get statistics about the research intensity of an industry

I want to know how much research is conducted in an industry in order to be able to say Industry X is more research intense than Industry Y.

For industry categorization I use the NACE classificiation.

I know that research intensity per se is an indicator which can be calculated as:

$R\&D~intensity = \frac{R\&D~expenditure}{gross~value~added}$

Ultimately, I want to be able to say, that some industries are more welcome to conduct R&D projects.

Please let me know, if there are any more suitable indicators than R&D intensity. Someone (informally) told me, that R&D intensity is out of fashion, and that IPP (intellectual property products) would be more suitable. However, I am not sure about that.

1 Answer

Perhaps someone with more expertise on the matter can answer your question more directly, but in the mean time:

In the literature on innovation, it is fairly common to use patent data to measure the intensity of innovation activity.

Here are Aghion et al (2005) on their approach:

"There is a large literature on measuring innovation intensity, with the most commonly used measures being R&D expenditure and patenting activity. We use the average number of patents taken out by firms in an industry, and to reflect the heterogeneous value of patents, we weight each patent by the number of times it has been cited by another patent. These data are generated by matching the NBER patents database to accounting data on firms listed on the London Stock Exchange (from Datastream). Our sample includes all firms with names beginning "A" to "L" plus all large R&D firms. After removing firms involved in large mergers or acquisitions and those with missing data, we have an unbalanced panel of 311 firms spanning seventeen two-digit SIC codes over the period 1973-1994. We also have information on citations to and from each patent, which enables us to construct a count of citation-weighted patents. We take the average value of citation-weighted patents of firms within each industry (SIC code) in each year. We do not observe a sufficient number of firms in all industries in all years, so our resulting industry level panel is also unbalanced with 354 industry-year observations."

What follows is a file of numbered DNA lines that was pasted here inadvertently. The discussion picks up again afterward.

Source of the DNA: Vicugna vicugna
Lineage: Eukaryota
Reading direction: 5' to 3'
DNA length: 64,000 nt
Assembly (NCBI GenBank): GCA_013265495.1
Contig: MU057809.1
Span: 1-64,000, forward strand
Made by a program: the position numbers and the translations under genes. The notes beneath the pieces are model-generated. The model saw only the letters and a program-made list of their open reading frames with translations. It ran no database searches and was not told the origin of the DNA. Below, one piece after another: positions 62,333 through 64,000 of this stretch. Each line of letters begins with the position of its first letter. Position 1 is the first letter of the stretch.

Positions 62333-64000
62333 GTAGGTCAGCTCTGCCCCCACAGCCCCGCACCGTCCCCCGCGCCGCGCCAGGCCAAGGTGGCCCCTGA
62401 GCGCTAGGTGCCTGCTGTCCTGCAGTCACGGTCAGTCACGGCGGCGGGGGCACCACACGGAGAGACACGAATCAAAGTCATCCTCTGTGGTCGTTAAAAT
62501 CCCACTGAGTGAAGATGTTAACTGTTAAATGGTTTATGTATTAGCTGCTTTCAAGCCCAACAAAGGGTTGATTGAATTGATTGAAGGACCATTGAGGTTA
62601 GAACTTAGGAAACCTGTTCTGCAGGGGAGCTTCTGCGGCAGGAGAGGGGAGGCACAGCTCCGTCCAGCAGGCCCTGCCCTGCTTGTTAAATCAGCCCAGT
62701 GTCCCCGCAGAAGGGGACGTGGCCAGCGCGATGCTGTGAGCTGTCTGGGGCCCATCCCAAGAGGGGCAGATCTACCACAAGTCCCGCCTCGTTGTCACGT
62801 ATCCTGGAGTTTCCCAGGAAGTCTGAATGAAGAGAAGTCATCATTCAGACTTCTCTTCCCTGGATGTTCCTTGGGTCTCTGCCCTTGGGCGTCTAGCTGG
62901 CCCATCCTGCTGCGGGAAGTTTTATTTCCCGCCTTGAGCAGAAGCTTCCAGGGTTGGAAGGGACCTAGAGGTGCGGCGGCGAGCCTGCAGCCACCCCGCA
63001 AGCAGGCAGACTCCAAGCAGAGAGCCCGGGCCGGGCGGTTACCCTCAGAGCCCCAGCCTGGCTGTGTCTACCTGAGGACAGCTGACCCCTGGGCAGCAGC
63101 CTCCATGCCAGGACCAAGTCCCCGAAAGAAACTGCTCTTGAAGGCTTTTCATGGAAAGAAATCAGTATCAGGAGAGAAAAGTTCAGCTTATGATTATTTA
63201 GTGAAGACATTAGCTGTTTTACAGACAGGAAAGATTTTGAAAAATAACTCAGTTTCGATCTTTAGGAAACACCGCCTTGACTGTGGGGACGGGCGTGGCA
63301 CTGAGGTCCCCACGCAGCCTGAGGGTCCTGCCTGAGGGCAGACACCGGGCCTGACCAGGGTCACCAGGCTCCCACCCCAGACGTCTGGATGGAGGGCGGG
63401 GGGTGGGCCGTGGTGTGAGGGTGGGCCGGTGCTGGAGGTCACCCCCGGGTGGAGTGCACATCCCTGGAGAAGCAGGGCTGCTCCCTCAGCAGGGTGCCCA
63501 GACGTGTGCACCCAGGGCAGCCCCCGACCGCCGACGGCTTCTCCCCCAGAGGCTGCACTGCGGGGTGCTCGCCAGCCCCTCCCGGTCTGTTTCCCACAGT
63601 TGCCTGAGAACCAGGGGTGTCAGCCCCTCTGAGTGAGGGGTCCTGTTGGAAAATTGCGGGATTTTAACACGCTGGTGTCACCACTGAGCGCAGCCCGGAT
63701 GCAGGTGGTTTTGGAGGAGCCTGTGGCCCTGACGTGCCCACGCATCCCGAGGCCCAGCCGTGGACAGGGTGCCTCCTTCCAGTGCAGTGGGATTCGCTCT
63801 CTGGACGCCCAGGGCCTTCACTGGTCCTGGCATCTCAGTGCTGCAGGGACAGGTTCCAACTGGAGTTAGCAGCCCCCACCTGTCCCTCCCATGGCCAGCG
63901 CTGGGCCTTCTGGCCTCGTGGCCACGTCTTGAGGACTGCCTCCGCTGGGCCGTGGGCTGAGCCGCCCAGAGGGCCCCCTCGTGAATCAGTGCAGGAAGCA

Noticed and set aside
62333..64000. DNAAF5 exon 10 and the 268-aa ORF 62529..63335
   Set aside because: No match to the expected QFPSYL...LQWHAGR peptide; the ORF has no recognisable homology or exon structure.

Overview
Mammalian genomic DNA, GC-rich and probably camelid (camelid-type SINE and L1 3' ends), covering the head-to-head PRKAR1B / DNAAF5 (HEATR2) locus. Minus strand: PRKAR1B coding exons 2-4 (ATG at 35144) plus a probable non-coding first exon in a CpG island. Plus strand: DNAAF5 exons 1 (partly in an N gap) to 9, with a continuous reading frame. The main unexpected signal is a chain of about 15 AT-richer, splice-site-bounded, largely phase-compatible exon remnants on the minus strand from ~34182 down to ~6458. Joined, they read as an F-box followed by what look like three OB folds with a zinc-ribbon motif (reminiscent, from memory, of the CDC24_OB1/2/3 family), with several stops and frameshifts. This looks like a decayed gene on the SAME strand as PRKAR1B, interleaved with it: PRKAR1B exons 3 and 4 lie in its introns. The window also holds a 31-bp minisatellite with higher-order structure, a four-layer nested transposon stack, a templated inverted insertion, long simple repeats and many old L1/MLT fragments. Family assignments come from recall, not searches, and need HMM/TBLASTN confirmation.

The latest version of the patent database to which they refer can be viewed here. Aghion et al.'s data is available here.

• 'Our sample includes all firms with names beginning "A" to "L" plus all large R&D firms'. Maybe it's not the topic, but Isn't it weird? Why such discrimination? Apr 9 '16 at 11:11